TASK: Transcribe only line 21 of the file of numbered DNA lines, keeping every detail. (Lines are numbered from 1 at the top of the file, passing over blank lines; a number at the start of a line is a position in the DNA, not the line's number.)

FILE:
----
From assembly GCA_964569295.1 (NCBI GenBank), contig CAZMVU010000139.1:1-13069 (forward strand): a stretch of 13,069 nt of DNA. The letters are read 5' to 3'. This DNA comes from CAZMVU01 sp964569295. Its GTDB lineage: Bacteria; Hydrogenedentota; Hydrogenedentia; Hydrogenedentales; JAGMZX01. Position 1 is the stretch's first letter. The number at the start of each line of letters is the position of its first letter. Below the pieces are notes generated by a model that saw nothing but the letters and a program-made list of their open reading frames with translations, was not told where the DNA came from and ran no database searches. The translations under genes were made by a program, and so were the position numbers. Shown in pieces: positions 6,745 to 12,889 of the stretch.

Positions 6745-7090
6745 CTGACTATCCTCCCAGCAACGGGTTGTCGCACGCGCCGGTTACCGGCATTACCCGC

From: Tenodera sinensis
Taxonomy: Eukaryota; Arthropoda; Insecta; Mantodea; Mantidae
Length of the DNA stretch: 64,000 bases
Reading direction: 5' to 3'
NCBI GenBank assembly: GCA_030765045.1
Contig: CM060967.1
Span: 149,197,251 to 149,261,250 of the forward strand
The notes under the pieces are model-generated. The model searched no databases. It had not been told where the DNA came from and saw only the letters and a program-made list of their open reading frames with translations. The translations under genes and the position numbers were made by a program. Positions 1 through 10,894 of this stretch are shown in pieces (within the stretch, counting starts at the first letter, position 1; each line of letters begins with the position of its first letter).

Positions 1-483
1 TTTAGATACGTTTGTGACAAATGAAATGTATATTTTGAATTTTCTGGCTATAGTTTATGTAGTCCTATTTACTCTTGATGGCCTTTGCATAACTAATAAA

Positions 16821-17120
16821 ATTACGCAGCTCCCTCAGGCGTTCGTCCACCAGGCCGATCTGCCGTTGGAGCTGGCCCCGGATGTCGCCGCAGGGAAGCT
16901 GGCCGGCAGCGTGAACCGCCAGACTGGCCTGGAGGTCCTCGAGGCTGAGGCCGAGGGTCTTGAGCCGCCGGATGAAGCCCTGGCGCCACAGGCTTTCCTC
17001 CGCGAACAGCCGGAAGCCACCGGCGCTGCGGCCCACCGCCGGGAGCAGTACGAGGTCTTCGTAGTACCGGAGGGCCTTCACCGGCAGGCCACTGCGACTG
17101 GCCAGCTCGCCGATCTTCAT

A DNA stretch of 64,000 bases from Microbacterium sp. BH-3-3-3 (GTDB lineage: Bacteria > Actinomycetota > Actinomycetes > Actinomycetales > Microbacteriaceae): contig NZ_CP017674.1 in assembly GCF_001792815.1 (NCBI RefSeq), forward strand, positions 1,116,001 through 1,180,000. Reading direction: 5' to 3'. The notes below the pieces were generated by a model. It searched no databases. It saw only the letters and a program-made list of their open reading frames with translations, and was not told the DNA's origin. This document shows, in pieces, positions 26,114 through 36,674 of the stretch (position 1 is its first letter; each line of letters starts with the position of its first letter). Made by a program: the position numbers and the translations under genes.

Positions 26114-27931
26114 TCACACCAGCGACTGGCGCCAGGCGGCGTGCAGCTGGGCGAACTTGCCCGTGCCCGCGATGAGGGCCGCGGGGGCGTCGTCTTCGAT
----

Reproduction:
26114 TCACACCAGCGACTGGCGCCAGGCGGCGTGCAGCTGGGCGAACTTGCCCGTGCCCGCGATGAGGGCCGCGGGGGCGTCGTCTTCGAT